You can optimize your campaign for maximum conversion value by setting a daily spending limit. Google will optimize your ads by setting bids that will give you the maximum possible highest conversion value.
This is an optional feature that is available with a manual CPC bidding strategy. The enhanced CPC ensures that you get more conversions. This is done by adjusting your manual bid for clicks. Your bid will be increased for clicks that are more likely to convert and will decrease for clicks that are least likely to convert.
If you want to focus on visibility or impressions, you need to bid on impressions. There are four impression bidding strategies that are ideal for campaigns that are focused on brand awareness, visibility, and views:
It is a smart bidding strategy where Google will automatically set your bids to move your ad at the top of the page for increased visibility and maximum impression share.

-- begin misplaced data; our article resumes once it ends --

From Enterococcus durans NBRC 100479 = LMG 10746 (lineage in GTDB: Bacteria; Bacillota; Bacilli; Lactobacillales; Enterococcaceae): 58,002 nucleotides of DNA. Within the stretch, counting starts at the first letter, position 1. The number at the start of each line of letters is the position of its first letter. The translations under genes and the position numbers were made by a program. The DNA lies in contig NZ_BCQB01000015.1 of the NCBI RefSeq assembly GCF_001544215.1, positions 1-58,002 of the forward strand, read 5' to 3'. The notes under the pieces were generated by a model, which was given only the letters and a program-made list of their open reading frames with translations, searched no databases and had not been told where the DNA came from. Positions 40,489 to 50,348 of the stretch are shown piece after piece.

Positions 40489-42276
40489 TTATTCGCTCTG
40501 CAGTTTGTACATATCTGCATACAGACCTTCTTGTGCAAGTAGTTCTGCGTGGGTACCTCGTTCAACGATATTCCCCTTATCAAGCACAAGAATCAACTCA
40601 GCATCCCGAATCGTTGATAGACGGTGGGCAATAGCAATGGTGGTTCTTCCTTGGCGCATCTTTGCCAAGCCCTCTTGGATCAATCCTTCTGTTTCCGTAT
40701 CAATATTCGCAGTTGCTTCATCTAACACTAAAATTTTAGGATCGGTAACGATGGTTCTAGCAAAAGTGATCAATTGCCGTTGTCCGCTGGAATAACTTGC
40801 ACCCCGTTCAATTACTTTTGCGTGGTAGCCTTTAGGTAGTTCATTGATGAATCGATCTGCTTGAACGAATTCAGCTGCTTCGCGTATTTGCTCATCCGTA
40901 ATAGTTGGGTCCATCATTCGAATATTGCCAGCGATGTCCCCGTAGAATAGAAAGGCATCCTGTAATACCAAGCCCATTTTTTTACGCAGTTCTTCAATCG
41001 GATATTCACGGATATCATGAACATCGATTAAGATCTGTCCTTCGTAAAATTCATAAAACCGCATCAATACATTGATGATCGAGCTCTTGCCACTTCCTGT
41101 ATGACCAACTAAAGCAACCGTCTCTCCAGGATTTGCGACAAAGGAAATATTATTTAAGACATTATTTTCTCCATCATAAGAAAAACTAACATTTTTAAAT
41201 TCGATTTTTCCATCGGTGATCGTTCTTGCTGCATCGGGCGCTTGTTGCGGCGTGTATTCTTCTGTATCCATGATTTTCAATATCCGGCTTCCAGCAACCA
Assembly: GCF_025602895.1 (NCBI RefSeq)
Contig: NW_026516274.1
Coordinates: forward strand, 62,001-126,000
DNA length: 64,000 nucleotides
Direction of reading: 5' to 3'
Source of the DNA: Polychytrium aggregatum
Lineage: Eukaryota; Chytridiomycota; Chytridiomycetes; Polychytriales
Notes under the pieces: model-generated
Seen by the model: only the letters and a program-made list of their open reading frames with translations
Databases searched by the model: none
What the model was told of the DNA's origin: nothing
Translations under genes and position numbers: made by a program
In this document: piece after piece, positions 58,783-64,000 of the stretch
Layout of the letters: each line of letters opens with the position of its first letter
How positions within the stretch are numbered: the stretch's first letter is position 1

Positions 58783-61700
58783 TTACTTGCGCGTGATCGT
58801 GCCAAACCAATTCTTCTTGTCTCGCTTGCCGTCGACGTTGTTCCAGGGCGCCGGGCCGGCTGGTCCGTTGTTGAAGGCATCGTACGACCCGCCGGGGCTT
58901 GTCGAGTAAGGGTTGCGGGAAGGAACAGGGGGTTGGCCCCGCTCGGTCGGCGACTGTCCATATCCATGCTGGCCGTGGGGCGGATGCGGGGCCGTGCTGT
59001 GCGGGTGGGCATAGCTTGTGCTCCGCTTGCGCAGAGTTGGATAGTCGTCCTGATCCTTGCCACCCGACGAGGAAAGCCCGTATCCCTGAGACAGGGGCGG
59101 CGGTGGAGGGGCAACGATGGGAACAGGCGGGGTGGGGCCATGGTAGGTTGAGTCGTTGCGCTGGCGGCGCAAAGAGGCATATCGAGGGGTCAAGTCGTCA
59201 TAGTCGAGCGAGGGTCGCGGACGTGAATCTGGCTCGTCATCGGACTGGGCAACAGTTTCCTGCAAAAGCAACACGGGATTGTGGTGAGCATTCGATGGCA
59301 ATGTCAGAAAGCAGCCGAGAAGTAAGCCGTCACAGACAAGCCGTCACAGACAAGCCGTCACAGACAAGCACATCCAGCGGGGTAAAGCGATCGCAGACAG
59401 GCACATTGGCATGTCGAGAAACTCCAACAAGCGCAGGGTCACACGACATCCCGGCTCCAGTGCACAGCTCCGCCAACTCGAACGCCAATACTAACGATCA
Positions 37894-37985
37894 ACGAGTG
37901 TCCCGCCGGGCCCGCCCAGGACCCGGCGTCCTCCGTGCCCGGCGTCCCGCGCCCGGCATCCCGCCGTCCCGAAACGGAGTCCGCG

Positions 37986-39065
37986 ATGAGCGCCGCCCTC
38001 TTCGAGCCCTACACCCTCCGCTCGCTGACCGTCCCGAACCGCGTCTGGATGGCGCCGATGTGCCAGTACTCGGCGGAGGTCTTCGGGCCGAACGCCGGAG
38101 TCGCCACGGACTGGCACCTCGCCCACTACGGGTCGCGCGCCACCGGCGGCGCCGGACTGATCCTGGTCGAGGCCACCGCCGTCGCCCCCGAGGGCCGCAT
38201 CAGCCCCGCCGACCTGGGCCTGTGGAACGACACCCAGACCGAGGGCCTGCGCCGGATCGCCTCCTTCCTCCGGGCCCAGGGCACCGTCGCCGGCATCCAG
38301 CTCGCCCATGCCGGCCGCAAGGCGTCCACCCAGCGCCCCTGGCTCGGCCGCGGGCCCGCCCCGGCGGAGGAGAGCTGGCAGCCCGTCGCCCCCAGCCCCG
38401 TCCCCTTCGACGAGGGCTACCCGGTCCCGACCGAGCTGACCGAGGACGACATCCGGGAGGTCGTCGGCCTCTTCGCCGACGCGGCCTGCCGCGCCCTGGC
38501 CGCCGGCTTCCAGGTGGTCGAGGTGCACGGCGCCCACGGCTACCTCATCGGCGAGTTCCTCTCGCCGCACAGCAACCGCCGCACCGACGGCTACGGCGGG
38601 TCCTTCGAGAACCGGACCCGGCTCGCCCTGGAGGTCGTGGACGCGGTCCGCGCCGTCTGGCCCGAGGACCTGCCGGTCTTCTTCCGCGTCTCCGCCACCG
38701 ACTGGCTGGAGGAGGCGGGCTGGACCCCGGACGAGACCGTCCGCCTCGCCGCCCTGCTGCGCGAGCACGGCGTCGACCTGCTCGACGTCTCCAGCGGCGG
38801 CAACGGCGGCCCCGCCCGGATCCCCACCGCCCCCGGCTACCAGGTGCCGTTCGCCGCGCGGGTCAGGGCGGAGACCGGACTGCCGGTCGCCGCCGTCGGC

Cost per thousand lets you pay for the number of impressions your ad receives. You'll set a bid per thousand impressions and your ads will be optimized for views. You'll be charged irrespective of how many clicks you receive.
It is a manual bidding strategy where you set a maximum bid per 1,000 viewable ad impressions. A viewable ad impression is counted as an impression when 50% of the ad appears for at least one second on the user screen. It is known as a viewable cost per thousand bidding strategy.
The target CPM is a bidding strategy that allows you to set a target cost per thousand impressions. Google will optimize your ads to maximize unique reach by keeping your bid equal or lower than your target CPM.
Selecting the right bidding strategy is essential and there isn’t any single best bidding strategy that you can use for all types of campaigns and goals. Ideally, you must link your bidding strategy with the campaign goal such as:
A landing page is a page that users see when they click an ad. By definition, it is a standalone marketing page that is specifically created for an advertising campaign. Here is an example of a landing page:
Since this is the page that visitors land on after clicking your ad, it has to be high-quality and relevant to the ad copy. Not only does ad-landing page relevance improve quality score but it improves conversions.